Any objective appraisal of Misra’s stint as CJI must take into account that despite allegations leveled against him of pushing the government’s agenda through judicial pronouncements, his verdicts furthered the cause of social justice, particularly for sections of the society which the BJP is accused of discriminating against. Just a cursory glance of the judgments Misra, or a bench headed by him, pronounced over the last few months – particularly the final fortnight – of his tenure as CJI would bear this out.
At a time when political and social discourse in the country revolved around the sudden spike in communal/casteist hate crimes and lynch mobs, it was a bench headed by Misra that laid out stringent guidelines for the Centre and state governments to control the menace. Ironically, during Gogoi’s tenure as CJI, when petitions were moved before his bench for urgent hearing of how the SC mandated guidelines against mob lynching were being flouted by some states, they were rarely listed with the urgency they deserved.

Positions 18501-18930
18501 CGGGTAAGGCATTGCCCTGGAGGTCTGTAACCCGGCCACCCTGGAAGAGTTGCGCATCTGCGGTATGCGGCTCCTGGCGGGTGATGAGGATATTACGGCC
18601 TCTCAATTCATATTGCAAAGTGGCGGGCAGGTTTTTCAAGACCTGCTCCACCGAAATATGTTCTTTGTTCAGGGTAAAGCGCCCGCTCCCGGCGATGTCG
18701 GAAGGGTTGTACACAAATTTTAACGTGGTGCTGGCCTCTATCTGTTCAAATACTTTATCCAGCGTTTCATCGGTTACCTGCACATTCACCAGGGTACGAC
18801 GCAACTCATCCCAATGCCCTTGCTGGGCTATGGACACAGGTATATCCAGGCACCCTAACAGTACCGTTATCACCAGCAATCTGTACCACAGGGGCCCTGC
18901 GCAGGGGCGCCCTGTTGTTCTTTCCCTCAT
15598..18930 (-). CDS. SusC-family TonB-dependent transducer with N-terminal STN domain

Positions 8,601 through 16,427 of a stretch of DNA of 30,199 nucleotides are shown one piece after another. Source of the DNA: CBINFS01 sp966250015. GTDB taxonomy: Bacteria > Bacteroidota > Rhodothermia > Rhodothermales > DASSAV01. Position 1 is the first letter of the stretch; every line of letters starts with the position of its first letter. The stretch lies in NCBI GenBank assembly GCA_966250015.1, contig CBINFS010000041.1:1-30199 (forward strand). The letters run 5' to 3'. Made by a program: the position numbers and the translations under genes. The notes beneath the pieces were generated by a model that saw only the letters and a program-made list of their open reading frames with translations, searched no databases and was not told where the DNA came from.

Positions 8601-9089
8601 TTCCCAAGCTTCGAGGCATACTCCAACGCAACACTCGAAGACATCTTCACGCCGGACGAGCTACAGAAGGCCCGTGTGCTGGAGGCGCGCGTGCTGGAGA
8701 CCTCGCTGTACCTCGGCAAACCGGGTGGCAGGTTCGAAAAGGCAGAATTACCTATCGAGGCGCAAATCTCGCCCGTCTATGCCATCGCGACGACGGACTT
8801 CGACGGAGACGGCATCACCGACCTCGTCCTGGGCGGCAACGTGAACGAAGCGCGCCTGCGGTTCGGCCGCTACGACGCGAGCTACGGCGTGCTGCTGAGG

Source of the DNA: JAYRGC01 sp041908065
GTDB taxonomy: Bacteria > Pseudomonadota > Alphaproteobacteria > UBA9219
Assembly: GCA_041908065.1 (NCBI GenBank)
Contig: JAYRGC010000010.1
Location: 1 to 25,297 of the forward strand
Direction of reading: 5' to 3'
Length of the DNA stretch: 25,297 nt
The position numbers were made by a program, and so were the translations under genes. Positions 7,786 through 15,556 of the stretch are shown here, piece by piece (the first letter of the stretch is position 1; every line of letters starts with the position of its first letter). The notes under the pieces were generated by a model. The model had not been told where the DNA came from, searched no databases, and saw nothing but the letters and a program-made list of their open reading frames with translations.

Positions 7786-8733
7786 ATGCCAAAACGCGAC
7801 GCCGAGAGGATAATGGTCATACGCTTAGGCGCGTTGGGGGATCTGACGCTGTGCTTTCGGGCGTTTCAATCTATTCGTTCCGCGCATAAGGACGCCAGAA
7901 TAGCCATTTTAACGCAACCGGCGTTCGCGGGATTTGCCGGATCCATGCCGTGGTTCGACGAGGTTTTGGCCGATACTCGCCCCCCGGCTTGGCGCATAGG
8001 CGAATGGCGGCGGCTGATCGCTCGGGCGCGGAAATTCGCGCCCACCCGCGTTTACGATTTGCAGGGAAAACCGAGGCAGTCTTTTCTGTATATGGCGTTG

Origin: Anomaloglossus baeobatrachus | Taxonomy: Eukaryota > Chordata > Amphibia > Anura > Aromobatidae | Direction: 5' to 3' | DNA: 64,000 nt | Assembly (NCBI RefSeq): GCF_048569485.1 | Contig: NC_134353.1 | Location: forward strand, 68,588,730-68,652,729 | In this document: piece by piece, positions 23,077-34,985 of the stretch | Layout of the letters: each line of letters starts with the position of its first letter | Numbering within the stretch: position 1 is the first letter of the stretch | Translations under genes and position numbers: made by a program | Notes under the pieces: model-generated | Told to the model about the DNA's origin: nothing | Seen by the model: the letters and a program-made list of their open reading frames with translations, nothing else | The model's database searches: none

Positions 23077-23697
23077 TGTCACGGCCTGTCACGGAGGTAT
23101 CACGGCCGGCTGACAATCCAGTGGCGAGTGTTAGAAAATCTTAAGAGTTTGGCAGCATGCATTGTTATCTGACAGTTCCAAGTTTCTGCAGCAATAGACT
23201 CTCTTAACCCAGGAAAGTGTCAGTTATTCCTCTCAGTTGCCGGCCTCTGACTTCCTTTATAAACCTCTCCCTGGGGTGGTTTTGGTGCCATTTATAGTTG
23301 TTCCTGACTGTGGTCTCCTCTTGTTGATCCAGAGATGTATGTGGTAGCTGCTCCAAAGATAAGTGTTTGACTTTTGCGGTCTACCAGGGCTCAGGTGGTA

For a CJI accused of being pro-government, it is pertinent to point out that when the Ram Janmabhumi-Babri Masjid dispute was listed before his bench, Misra asserted that it be heard by a three-judge bench and “only as a land dispute” without any reference to constitutional matters. Of course, the matter was never resolved during his tenure and he was accused of dilatory tactics. When Gogoi took over as CJI, he not only decided to constitute a constitution bench to hear the matter without such a reference by any party but also indicated, as is evident in the Ram Mandir verdict, that the case at hand was not a mere property dispute. Gogoi can be hailed for bringing curtains down on the century-old case but legal soundness of the verdict which awarded the land parcel to Lord Ram after acknowledging that the demolition of the Babri Masjid was an “egregious lapse” will be hotly debated for posterity.
As CJI, it was to Misra’s credit that his bench de-criminalised consensual homosexual acts by substantially watering down Section 377 of the Indian Penal Code and, in another verdict, struck down the IPC provision that made adultery by a woman a punishable offence – in the verdict that Misra authored, he asserted that “it is time to say that the husband is not the master of a woman”.
It was also the constitution bench headed by Misra that allowed entry of women into Kerala’s Sabarimala Temple. When review of the Sabarimala verdict was sought, Gogoi pulled a surprise by clubbing together all cases of gender discrimination across religions and directing that a larger constitution bench be formed by his successor to determine the outcome.